I’ve suffered all the diseases, all the accidents, all the bad things.
Maybe you have as well? You know what I mean… you ate beets yesterday and this morning you went to the bathroom only to find out that you now have cancer.
“We suffer more in imagination than in reality.”
Our brains are extrapolation machines and mine is a very committed futurist, finding the things that could go wrong and showing me how they will go wrong.
Anxiety is an infirmity that infects the good times of our life with the assumptive certainty that all is not well.
Now, like everything human, anxiety exists on a spectrum. No one is immune and some need more help than others.
But we can all do at least one thing when anxiety hits: hijack it!
Hijack your anxiety by using it to learn what’s really going on in your heart.
As I wrote on Sunday, observing your thoughts can lead you to that which is really going on in your heart. If you can muster the courage to follow them, your anxious thoughts will lead you to the true identity of your fear. That won’t necessarily make your anxiety go away, but, in the future, that intel might be what ends the war.
Hijack your anxiety by using it to become more resilient.
Anxiety’s purpose it to cripple you, but you can turn the tables on it — using it to become more resilient. By convincing you that things have or will soon go wrong, anxiety has given you the opportunity to practice how you will respond when these things do happen. For example, when you’re convinced that your business means cancer, and not beets, accept it for a moment. What if it’s true? How will you now respond? Like a vaccine, embracing these small bits of bad things can make you more resistant when the big bits of bad things come.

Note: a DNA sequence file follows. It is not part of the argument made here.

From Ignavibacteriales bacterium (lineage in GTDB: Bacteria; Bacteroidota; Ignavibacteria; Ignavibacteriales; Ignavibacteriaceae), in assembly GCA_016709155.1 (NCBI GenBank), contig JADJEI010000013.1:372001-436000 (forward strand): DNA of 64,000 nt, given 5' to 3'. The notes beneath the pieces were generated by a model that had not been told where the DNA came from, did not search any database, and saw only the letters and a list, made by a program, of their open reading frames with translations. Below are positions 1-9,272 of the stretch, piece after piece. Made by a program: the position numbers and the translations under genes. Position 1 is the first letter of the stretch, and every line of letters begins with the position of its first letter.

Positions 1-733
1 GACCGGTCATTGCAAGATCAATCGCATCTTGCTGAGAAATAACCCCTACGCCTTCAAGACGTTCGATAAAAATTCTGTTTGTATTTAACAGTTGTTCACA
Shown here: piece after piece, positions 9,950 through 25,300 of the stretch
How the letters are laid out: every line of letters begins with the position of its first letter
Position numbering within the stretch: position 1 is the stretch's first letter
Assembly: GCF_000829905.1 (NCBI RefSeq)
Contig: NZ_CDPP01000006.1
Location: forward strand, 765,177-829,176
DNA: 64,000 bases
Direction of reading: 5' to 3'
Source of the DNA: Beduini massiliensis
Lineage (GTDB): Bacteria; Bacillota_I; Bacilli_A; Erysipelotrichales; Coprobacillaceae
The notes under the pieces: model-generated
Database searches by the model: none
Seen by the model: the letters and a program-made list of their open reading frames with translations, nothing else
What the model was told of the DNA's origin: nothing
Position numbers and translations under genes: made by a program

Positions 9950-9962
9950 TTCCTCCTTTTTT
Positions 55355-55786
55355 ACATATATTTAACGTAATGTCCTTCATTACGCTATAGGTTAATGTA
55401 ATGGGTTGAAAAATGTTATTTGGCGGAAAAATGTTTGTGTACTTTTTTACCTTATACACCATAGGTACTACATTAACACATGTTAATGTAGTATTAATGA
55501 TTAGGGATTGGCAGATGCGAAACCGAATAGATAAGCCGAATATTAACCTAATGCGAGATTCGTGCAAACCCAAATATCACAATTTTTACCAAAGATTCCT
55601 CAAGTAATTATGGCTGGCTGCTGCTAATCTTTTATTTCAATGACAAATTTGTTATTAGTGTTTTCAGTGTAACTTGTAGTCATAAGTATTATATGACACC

Even if this time it was the beets, the truth is that suffering is real, and bad things will happen. So, when suffering does come, find the meaning in it.
Remember, when you feel anxiety beginning its work, hijack it!
That’s day 8 of my current 30-day writing project. I hope you’re safe and well.
P.S. Hijacking your anxiety is not a replacement for professional help. If you need help, get help.